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Forces and Simple Machines #2: Paper Airplanes

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Lesson Overview:

Building on last week’s “Tuning In” work, today’s lesson looks at the forces of flight.  Using a short video from DK Find Out, a simple handout for taking notes, and a bit of colored paper, students put the forces to the test by folding and flying their own paper airplanes.  This lesson requires very little preparation, it’s easy to teach, and the fun rating is off-the-charts.

Lesson Plan:

Suggested Grades:



Identify the four forces that influence flight.  Following instructions, build a paper airplane and fly it.  Write at least two sentences using the new vocabulary to describe the airplane’s flight.  (AASL 2.3.1, “Connect understanding to the real world.”)

Suggested Time:

45-50 minutes

Success Criteria:

Each student will accurately record the four forces that act on airplanes.  Then, students will build their own paper airplanes, fly them, and write a few sentences to describe their test flights.

Lesson Outline:

1. Introduction:

Explain that today’s lesson will build on last week’s lesson, which looked at simple forces.  Remind the students that last week they went camping with Mr. Magee, in the mountains, with a cute dog and a problematic bear.  Explain that today, instead of looking at a story, the class will use a short information video.

Explain that today’s lesson has four short parts:

  1. Watch an information video and record the forces that affect an airplane or a paper plane.
  2. Build a paper airplane.
  3. Fly the paper airplane.
  4. Write a few sentences, using the special vocabulary about forces, to describe the flights of the planes.

2. Main:

Pass out the student assignment sheet.  Make sure that everyone has a pencil to write with.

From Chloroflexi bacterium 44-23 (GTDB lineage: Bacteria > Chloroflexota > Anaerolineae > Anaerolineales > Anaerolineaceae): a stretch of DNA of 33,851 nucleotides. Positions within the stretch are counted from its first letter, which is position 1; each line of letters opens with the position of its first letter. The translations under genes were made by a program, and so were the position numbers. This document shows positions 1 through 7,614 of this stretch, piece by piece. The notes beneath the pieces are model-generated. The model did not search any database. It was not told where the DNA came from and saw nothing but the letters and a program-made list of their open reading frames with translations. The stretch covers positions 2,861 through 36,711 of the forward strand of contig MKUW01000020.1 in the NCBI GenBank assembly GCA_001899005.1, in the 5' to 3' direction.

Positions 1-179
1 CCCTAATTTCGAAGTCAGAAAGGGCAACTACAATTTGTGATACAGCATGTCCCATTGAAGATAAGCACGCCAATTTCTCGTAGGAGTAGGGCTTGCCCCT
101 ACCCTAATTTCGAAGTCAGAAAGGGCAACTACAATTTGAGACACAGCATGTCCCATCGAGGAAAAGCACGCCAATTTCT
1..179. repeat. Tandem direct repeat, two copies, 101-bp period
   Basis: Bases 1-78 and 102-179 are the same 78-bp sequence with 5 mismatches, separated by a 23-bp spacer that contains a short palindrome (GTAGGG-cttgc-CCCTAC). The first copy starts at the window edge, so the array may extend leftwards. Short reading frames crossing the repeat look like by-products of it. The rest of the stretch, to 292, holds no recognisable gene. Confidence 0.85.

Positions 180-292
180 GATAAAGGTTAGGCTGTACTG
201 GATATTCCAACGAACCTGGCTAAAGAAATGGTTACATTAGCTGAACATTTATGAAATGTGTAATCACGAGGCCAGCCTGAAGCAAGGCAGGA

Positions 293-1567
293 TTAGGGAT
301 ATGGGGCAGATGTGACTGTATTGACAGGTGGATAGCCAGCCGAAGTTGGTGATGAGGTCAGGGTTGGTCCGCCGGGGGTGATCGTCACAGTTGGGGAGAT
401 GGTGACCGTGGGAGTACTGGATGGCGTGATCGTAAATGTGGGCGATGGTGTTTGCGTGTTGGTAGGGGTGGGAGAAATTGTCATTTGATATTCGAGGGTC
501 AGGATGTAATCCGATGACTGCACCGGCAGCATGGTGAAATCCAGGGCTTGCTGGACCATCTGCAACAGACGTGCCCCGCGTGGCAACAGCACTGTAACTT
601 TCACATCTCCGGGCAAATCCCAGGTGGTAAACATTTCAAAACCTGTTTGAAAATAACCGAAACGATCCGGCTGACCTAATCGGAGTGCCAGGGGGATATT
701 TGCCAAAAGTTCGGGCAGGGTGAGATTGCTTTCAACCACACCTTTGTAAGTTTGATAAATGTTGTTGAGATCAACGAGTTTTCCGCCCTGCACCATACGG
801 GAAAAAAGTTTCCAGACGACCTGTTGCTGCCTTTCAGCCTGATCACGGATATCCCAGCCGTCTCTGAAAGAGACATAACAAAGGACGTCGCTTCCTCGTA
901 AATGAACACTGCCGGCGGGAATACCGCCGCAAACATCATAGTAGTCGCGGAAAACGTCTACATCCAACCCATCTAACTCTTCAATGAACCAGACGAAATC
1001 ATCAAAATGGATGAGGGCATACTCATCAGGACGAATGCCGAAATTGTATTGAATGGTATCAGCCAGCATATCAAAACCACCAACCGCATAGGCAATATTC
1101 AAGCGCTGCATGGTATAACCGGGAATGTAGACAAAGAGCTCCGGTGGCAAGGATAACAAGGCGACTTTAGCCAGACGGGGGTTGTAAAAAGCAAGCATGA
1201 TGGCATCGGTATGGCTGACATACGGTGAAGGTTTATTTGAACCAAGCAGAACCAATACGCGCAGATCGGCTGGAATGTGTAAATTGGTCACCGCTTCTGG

Play the short video about the forces of flight, found on DK Find Out, here: DK Find Out, How to Make a Paper Plane

Review the material with the students.  Make sure that they understand and can spell the new vocabulary: Gravity, Thrust, Lift, and Drag.  Check to ensure that the students’ diagrams are labeled correctly.

Ask questions to check for understanding:

  • What force pushes the airplane forward?  (Answer: Thrust)
  • What force pulls the airplane towards the earth?  This force has to be overcome so that the airplane stays in the air.  (Answer: Gravity)
  • What force pulls the airplane upwards?  (Answer: Lift)
  • What force gives a bit of friction, pushing back on the airplane as it flies?  (Answer: Drag)

Note that these are still “pushes” and “pulls” but that they have special names when applied to aircraft.

Once the students’ notes are complete, give each student a piece of colored paper to fold into an airplane.   Review how to fold an airplane based on the instructions in the video.  Some students may want to fold according to their own designs, and that is fine.

After each student completes a folded airplane, tell them that they’ll need to carefully watch their planes so that they can make sentences describing the thrust, drag, lift, and gravity.  Take them outside to fly the planes for a few minutes.  If you used colored paper, you could try managing the activity by having all the blue planes line up and fly first, yellow second, red third, etc.  Do this so that every child gets to fly two or three times before returning to write the descriptive sentences.

3. Conclusion:

Make sure that each student writes at least two sentences using the new vocabulary of “drag, lift, gravity, and thrust.”  Encourage simple sentences such as:

Sample 1:  “There was a lot of wind today, which increased the drag on my plane.”

Sample 2:  “The shape of my wings helped give my plane a good bit of lift.”

Once the students complete the writing part of the lesson, they should tidy up and put their written work in their Unit of Inquiry notebooks.  If there is any additional time, I’m sure they’ll want to conduct a few more test flights!

  1. DK Find Out Video Segment on the Forces of Flying and Paper Airplanes, found here: DK Find Out, How to Make a Paper Plane
  2. Student assignment sheet (attached).
  3. Pencils
  4. Paper for building paper airplanes
  5. Access to a place to fly the planes, outdoors if possible.


Recommended books for this lesson: 
  1. Paper Airplanes, Flight School Level 1 by Christopher Harbo
  2. Paper Airplanes, Copilot Level 2 by Christopher Harbo
  3. Paper Airplanes, Pilot Level 3 by Christopher Harbo
  4. Paper Airplanes, Captain Level 4 by Christopher Harbo
Key Terms:

Forces, Gravity, Lift, Drag, Thrust, Airplanes, Paper Airplanes

Student Handout, Paper Airplanes